With her upswept bow and full sails the R Tucker Thompson plowing boldly through the seas looks for all the world like she has just sailed in from the nineteenth century.
She is a Tall Ship. The romantic definition of Tall Ship: “A sailing ship whose sails can be seen over the horizon before you see the ship”. As she draws near, her wind filled sails creates a feeling of majesty, awe and wonderment.
The Tucker is in fact a product of the last quarter of the twentieth century. She was built in a land noted for tough uncompromising sailors. A land with a tradition of innovation, where the population has an economy based on what the soil can produce. Excellent craftsmen with tools and material at hand built the Tucker. Many times they were forced to use the building techniques of earlier centuries. The final product is a safe, wonderful, and beautiful ship steeped, in rugged tradition.
The Tucker is built to sail. She is a gaff rigged, square tops’l schooner. Gaff rigged means that her mainsail has four sides; square tops’l refers to the two square topsails. Schooner, in this case, means that of her two masts, the forward mast is shorter than the aft. She was designed according to the traditions of a North American Halibut schooner.
To build her in modern times, required resourcefulness of her builders. For example, they needed over one hundred pulleys but couldn’t afford to buy them. So they manufactured their own out of wood using one hundred year old designs. For the connections of the spar to the mast they used a wishbone with leather gaskets, not the universal joints of modern sailing ships. To adjust tension to the rigging, a double pulley device called ‘dead eyes’ served instead of turnbuckles. The deck is sealed with pitch (tar), the same material used by the fisherman Apostle, Peter. She has a hull of steel making her very strong and dry below. Her lofty rig is of varnished Oregon spars. The soft feeling weathered gray deck is of kwila, as are her protective bulwarks. She has enough brass to keep the trainees busy and protect the traditions of the 1800’s. Her seagoing compliment is fifteen, eleven single bunks and two cabins accommodating four more. The head has a shower and basin. The dining salon, supported by a galley, is capable of feeding the crew of fifteen.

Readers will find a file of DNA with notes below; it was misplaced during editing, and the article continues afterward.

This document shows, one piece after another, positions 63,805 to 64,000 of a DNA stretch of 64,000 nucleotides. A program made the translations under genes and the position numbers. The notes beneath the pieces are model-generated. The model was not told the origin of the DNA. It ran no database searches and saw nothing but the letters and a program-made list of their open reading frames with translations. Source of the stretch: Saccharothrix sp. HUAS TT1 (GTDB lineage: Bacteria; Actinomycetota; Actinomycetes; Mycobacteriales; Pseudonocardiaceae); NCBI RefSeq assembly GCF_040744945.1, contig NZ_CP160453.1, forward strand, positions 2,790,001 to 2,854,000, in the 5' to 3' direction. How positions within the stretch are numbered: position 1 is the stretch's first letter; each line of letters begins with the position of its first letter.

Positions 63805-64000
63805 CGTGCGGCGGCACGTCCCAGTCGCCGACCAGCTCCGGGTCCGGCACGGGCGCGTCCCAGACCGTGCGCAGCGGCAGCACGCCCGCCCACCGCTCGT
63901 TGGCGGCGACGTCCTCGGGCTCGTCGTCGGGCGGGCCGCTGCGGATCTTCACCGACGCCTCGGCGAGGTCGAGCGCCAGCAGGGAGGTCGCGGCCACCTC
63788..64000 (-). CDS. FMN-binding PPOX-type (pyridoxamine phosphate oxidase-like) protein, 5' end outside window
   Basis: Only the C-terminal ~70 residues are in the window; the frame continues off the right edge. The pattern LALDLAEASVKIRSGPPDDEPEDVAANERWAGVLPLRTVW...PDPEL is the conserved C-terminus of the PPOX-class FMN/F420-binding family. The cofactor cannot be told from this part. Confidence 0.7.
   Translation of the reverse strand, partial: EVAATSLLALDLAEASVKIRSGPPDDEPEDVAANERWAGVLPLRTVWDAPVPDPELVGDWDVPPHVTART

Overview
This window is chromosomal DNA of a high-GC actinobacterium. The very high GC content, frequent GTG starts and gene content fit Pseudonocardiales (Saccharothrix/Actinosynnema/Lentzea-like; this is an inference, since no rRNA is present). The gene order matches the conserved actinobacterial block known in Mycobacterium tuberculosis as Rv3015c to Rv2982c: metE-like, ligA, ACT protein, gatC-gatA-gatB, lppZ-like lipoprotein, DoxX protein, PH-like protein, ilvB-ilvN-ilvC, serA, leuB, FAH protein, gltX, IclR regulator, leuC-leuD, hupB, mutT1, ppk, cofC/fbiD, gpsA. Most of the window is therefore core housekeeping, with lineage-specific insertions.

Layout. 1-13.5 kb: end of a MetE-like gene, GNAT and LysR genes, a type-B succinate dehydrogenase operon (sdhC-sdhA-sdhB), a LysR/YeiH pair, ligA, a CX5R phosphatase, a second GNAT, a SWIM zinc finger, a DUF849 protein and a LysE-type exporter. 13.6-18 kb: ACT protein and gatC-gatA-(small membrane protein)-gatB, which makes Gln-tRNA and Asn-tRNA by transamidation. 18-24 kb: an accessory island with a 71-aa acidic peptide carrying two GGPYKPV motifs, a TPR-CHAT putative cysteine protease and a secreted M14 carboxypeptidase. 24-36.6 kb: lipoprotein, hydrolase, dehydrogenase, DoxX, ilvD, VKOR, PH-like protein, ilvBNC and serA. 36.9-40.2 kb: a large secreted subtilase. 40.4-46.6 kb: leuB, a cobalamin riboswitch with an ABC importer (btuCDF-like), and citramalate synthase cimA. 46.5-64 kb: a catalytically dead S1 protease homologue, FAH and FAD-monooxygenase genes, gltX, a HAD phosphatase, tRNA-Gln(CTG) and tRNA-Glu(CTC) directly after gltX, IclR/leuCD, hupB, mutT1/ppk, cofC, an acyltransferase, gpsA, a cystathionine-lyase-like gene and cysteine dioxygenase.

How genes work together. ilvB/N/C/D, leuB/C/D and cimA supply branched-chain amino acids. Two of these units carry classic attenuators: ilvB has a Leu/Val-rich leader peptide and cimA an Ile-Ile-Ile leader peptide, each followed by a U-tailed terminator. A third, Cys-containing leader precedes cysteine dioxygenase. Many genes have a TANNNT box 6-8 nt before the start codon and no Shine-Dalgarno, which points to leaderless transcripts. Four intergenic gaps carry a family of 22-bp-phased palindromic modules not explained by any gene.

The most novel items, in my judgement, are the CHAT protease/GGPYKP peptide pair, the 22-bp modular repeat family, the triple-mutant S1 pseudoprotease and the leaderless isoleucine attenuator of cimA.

Few amenities not available in the mid 19th century were installed on the Tucker. A sailor from 1890 would not feel out of place on her deck. The compromises to tradition are a diesel to push her along in times of little or no wind, modern communication equipment, global positioning indicators, modern life rafts and safety devices, depth finders and radar. However, despite modern devices, the sailors still have to pull lines, raise and lower sails, and constantly balance the sails and helm with the wind. Foul weather has to be faced unprotected, other than personal foul weather gear, much as our earlier ancestors.
|Length overall||26 metres/85 ft|
|Beam||4.9 metres/16 ft|
|Length on Deck||18.3 metres/60 feet|
|Draft||2.6 metres/8 ft 6″|
|Engine||180 horsepower John Deere diesel|
|Total sail area||179 sq metres/3000 sq ft|
|Day charter capacity||47 passengers|